• KEY SLIDE People might know this slide already from the D&IL (but it is not necessarily shown in all D&ILs). In any case the content is so key that it is worthwhile to repeat which we do with the video. In case you do not use the video, here are the speaker notes for this slide: ---------------------------------------------------------- In this example, two different outcomes can come out of the same question “how was your weekend” with varying levels of stress. If you look at the chart, Peter and Andy, a gay couple, just spent the weekend celebrating their 10 th anniversary with a surprise trip to New York to see Rent on Broadway. If you follow the flow chart, a simple question like “what did you do this weekend” can spin Peter through different responses and different stresses depending on who he is talking to. How difficult is this same question to answer for non-GLBT employees? <<READ THROUGH THE ENTIRE CHART>> Your role as a leader by creating an environment where all employees can feel comfortable talking about their weekend allows GLBT employees to authentic in the workplace, if they choose to be. The impact of not creating this climate is lost productivity, reduced teaming and decreased employee morale. Read through the flow chart Potential discussion points: Not sharing openly what you did during the weekend or your time off, can of course also happen in other situations, when an employee chooses for whatever reason not to share with his colleagues, e.g. after a prostate operation some people might prefer not to tell the colleagues about it. The big difference is that for straight employees these are usually exceptional situations which last for a short time, for GLBT people it can be a life long. May be you think it is Peter’s own fault, he should simply be open instead of hiding. But being open and honest is very difficult for people who have made already lots of negative experience when being open, being laughed at and previous friends withdrawing are probably one of the milder experienced reactions. Therefore it is so important for GLBT people that they can trust that they will be accepted if they decide to come out. You can never know whether the person you talk to is gay, lesbian or straight! Some gays and lesbians have invented everything what ‘is expected’ – the non-existing heterosexual partner even has a name and there are put stories behind..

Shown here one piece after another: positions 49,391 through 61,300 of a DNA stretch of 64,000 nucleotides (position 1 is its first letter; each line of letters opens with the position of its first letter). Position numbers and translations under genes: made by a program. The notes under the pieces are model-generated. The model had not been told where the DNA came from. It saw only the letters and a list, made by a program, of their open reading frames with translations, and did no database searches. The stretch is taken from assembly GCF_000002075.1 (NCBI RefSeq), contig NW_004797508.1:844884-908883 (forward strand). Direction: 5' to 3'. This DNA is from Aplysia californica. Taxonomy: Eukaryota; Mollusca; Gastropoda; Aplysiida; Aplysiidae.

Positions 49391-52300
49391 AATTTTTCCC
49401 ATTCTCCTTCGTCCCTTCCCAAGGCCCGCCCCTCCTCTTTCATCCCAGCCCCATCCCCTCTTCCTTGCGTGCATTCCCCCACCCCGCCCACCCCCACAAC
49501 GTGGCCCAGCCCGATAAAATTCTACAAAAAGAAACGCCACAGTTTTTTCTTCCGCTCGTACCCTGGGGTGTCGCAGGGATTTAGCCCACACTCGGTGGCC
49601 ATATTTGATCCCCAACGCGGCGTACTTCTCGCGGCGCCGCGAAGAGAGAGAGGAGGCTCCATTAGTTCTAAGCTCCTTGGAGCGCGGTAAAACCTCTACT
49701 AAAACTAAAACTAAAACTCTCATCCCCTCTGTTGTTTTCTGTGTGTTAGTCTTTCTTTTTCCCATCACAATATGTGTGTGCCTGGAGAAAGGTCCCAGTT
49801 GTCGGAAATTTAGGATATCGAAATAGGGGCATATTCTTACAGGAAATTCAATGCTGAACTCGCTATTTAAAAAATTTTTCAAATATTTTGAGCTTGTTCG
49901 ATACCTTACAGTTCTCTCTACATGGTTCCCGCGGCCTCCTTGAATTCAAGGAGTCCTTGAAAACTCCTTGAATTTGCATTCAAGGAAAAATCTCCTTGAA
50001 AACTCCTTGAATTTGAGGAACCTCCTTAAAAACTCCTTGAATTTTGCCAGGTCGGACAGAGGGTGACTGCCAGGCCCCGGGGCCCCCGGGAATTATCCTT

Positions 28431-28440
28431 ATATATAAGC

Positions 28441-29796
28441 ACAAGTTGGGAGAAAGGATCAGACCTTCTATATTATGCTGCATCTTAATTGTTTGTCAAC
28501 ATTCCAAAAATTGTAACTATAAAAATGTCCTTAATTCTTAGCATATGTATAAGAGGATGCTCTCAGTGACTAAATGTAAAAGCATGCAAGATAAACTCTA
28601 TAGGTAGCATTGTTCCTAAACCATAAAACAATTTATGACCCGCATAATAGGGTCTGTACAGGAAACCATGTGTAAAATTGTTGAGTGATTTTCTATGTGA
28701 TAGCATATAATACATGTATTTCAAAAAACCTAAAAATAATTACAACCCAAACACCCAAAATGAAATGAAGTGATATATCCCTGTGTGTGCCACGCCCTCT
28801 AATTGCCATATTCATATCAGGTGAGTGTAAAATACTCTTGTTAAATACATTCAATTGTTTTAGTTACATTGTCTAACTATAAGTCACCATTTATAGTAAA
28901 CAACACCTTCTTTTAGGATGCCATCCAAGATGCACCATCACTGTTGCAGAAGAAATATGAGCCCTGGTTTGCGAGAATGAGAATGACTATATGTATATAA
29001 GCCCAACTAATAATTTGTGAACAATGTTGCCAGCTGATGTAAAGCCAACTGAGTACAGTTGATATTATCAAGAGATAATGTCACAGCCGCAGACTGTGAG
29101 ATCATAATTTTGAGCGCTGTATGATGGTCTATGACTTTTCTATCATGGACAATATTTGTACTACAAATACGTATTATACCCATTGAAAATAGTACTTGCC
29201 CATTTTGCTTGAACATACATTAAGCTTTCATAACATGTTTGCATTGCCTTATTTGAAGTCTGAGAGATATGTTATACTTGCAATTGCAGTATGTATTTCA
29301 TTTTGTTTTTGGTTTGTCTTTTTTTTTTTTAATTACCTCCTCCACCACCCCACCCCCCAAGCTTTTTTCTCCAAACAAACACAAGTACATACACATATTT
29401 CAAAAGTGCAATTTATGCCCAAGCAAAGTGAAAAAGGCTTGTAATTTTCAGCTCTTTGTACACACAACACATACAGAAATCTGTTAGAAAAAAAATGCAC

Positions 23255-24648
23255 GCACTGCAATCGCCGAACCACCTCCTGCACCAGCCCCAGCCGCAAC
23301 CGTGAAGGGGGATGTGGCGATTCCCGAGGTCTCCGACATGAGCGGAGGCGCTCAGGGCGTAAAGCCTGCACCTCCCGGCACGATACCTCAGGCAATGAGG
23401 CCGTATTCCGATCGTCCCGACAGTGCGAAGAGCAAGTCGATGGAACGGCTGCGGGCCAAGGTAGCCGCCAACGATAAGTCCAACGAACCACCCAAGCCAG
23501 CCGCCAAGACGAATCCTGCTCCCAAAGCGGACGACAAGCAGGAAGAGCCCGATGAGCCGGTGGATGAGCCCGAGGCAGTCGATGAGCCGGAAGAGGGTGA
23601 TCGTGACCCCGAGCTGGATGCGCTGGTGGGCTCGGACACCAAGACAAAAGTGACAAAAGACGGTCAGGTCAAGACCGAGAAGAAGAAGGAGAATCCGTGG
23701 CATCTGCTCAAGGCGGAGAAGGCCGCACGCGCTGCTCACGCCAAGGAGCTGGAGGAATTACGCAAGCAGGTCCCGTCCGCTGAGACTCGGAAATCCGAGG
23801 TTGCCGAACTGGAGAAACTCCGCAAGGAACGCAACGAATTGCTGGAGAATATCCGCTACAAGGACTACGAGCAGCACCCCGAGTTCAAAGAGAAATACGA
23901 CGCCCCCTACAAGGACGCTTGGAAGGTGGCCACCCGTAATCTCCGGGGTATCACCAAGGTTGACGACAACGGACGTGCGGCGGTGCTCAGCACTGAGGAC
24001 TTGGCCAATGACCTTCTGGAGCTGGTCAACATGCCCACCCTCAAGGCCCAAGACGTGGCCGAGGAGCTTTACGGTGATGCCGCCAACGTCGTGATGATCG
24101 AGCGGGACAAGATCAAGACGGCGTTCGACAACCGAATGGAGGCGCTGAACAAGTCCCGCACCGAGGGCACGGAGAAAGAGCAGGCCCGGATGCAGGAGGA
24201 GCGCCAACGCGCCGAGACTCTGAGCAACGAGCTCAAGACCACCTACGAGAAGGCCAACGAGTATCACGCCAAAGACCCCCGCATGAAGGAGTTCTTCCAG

• Transcript

    • 1. © 2005 IBM Corporation The Cost of Thinking Twice Claudia Brind-Woody IBM Vice President & Managing Director Intellectual Property Licensing